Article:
Peters said she received assistance from fellow operators and experts who scribbled suggestions as she talked. At times, she was just winging it. "I told him to think about his kids," the South Los Angeles mother of two said. "That they'll blame themselves if you kill yourself.
"You just think of anything to say."
Peters, a Loyola Marymount University graduate, has worked for more than six years as a civilian dispatcher for the Los Angeles Police Department. She took the job in the subbasement of City Hall after being laid off from her post as a Delta Airlines reservation clerk.
The transition from flight information to homicides and heart attacks was dizzying at first.
"When you hear gunfire," Peters said, "you feel so helpless. You broadcast it as fast as you can, but there's nothing else you can do."
Not that every situation is life-or-death. With more than 100 calls per shift, many are from cranks or are not actual emergencies.
"Saturday nights, everyone has a party and some people think it's Mayberry RFD and the police can stop every loud party," she said. "They forget Los Angeles extends from the harbor to the foothills."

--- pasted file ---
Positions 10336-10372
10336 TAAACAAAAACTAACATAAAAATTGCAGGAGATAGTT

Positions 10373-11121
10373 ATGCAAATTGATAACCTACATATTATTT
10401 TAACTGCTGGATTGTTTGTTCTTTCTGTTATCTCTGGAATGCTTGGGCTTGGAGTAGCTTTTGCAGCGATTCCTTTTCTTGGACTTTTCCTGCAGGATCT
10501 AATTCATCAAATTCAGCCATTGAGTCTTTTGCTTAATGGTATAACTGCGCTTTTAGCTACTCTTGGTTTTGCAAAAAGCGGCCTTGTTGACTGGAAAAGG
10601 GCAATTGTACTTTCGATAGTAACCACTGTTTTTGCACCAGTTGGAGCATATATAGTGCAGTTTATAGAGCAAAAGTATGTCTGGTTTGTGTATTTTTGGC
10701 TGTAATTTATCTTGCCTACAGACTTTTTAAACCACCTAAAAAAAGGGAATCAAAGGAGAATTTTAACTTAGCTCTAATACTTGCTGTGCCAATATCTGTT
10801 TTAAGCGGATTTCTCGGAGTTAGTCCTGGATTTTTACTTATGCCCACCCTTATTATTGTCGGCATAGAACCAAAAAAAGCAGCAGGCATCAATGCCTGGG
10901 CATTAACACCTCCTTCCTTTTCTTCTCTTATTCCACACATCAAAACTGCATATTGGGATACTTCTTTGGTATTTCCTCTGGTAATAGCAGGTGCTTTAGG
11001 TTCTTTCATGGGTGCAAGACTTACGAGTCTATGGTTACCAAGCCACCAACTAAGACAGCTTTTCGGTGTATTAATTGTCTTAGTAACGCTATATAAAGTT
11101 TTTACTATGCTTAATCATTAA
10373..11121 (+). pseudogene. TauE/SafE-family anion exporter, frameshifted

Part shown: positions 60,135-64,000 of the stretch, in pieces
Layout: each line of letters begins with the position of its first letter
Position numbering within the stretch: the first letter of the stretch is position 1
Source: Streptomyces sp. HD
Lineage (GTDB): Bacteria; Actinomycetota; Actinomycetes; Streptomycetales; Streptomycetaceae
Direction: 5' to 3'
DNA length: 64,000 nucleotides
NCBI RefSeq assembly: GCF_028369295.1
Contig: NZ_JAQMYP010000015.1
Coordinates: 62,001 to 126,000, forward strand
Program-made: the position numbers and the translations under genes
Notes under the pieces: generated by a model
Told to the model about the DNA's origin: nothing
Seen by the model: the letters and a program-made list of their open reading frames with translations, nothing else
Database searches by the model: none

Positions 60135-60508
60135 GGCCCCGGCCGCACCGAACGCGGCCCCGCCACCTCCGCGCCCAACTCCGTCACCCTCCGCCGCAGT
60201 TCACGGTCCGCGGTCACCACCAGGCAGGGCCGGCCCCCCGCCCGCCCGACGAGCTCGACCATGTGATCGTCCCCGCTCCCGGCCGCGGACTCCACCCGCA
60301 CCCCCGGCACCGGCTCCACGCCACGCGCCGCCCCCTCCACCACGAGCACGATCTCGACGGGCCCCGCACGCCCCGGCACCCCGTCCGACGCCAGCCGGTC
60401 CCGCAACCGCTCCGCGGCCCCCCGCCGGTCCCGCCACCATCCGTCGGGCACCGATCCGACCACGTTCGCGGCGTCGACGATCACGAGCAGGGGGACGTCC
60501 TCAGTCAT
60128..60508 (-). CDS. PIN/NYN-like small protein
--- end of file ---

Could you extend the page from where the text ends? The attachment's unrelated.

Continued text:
"Or people call and say, 'My son is outside and won't come in.' I ask, 'What do you want the police to do?' "
Peters says she deals with stress by viewing herself as a single player on a large team. "This is my job and I do it--it's always fourth-and-goal."
The cog-in-a-machine approach extends to the results.
"You can't be overly curious in this job," she said. "You help people and you never really hear the outcome of what happens."
In recent months, Peters, who had initially dreamed of becoming a teacher ("It didn't pay enough to pay off my student loans"), has served as an instructor for the department's large crop of trainees. In the past year, there has been nearly 70% turnover in the 500-employee LAPD communications division, and police officials admit it has led to some slowdowns in dispatches with officers in the field.
The new employees are needed, officials say, because of an LAPD program to free more sworn officers for patrol duties. Peters is one of many veteran 911 operators who recently began serving in above-ground LAPD offices--in her case, the Southeast Division--handling phone calls that were previously taken by police.
Peters says her performance award is gratifying because it spotlights the level of service that 911 operators provide.
"You hear all the hoopla over 911--and there's no excuse for rudeness," she said. "But it's nice to know I can show it's not always like that--that this is the way it usually is.
"My motto is, 'Give the people the same respect I deserve.' "
As for the relative lack of public recognition, Peters shows no jealously or disdain for better-known performers, even those who play the role of killers as she toils anonymously attempting to save lives.
"I have respect for the job entertainers do," she said. "People get enjoyment out of it. I loved 'Forrest Gump.' In fact, I was upset that 'Interview With a Vampire' didn't get recognized."